It's a sad truth. I started my first channel with the notion of becoming a sensation overnight and making money just like everyone else. But as I worked on my content I realized I had a knack for video and photo editing and even though my channel was not growing I was enjoying making content. Now I know better and my next channel will be based on a mentality of quality content built on hard work and patience. I may not be able to convince a lot of people, but if I can get at least one or two to understand then mission accomplished.
 

nomarics

New Member
7
4
Subscriber Goal
100
When I tried starting a channel for the first time, like many, I had this fantasy of becoming a success, a hit overnight. I had no idea how YouTube worked back then, and even worse I had no idea how much YouTube had changed. What were popular channels at the time were the pioneers of YouTube but the hard work and strategies they used to get to their status on YouTube did not work on the YouTube of my time. Thus I went on to seek new strategies to start a new channel and here are a few things I learned.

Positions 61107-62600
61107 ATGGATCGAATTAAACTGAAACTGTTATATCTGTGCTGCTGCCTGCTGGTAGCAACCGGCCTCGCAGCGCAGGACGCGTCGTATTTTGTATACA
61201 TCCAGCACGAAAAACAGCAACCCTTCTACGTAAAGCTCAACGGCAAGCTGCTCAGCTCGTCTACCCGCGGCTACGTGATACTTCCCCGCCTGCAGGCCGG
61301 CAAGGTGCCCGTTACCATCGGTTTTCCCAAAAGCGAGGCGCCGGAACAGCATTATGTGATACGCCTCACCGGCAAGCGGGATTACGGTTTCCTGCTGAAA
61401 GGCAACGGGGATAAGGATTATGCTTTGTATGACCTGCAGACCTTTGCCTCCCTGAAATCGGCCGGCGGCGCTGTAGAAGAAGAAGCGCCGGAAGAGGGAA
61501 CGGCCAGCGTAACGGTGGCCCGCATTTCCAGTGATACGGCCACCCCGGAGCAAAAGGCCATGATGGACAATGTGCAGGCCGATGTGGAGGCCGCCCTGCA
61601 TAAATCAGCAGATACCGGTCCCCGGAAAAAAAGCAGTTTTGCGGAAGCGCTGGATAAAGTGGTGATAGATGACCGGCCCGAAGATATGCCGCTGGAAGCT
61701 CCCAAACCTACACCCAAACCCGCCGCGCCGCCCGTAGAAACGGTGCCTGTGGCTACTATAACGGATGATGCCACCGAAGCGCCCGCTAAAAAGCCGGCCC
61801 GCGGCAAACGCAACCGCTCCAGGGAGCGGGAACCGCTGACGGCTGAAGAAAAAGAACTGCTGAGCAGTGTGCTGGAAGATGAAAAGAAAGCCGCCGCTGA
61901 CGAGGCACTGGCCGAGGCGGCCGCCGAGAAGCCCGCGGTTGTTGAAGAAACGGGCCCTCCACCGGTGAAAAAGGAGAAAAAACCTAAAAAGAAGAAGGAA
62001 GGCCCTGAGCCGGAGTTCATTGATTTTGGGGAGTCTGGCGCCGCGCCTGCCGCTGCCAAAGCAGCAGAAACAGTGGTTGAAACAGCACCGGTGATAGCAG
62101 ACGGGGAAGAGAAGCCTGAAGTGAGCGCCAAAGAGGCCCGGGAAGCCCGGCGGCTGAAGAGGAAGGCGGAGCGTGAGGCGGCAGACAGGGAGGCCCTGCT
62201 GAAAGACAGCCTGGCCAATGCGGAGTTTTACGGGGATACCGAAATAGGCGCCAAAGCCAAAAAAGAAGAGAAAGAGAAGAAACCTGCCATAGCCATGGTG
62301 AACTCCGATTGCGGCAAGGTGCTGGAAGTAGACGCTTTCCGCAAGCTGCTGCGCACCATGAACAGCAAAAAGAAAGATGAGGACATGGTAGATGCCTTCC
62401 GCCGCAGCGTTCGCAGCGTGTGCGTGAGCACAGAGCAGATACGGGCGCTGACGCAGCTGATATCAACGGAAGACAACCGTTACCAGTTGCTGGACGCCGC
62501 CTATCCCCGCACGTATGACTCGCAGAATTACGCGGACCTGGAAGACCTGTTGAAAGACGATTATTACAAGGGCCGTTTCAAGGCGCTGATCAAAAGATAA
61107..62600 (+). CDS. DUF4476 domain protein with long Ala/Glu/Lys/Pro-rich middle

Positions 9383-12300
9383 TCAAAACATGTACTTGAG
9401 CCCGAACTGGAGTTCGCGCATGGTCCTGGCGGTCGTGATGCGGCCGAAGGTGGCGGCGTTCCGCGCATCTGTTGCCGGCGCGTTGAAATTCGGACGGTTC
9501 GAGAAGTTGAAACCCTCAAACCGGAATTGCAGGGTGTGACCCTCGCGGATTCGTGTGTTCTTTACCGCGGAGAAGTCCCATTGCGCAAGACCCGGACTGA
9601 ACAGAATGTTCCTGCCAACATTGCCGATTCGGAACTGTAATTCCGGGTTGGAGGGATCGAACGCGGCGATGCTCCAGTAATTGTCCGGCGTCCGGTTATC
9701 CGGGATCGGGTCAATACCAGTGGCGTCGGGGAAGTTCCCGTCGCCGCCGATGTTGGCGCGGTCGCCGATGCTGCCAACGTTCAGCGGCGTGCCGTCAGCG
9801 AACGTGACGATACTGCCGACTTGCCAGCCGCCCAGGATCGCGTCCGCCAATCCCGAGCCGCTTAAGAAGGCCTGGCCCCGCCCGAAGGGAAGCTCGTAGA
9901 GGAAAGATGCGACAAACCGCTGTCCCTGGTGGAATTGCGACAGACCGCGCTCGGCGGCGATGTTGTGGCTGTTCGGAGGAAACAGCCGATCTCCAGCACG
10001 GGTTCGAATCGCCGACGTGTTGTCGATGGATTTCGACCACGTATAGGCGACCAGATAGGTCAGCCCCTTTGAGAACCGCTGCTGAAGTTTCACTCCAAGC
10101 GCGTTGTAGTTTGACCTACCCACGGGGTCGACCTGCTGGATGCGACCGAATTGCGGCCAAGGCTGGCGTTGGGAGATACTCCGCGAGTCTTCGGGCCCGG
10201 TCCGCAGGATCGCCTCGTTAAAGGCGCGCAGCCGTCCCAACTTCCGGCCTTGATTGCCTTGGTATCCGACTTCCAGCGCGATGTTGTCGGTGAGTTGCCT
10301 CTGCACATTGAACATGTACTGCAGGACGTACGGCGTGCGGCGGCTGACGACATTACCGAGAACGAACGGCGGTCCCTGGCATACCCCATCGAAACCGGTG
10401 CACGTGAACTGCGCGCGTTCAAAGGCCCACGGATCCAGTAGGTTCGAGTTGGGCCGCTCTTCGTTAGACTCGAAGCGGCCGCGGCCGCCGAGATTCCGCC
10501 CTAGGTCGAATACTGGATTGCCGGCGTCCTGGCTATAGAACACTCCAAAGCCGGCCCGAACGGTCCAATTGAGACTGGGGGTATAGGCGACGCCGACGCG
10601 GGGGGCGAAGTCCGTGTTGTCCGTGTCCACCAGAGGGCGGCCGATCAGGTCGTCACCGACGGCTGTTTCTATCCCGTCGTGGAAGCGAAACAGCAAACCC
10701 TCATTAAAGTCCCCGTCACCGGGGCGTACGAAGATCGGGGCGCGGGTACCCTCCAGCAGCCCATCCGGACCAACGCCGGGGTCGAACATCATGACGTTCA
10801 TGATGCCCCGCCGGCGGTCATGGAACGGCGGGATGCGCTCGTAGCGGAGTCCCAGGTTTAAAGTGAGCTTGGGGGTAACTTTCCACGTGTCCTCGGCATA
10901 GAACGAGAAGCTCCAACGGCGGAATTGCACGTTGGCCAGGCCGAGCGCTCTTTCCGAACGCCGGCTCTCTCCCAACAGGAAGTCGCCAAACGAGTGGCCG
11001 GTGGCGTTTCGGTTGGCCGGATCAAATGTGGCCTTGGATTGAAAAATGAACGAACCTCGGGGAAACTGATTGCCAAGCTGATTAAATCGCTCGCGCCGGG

1) YouTube is about the viewers, not the creators - At one time YouTube was all about the creators. Their popularity was the key to YouTube's strategy to grow and become the go-to website for online entertainment, education and news. But these days it's all about the viewers. The more people come to YouTube to watch videos and the more time they spend watching videos the more YouTube promotes the creators who succeed at keeping viewers on the platform for longer periods of time. So remember, when creating content, think of the audience you're trying to reach. Think of what content they want to see. Try to understand how to make your content worth watching and worth watching so much that they will watch another of your videos. The longer you keep viewers on your videos, the better your analytics and the better the chances of YouTube promoting your videos.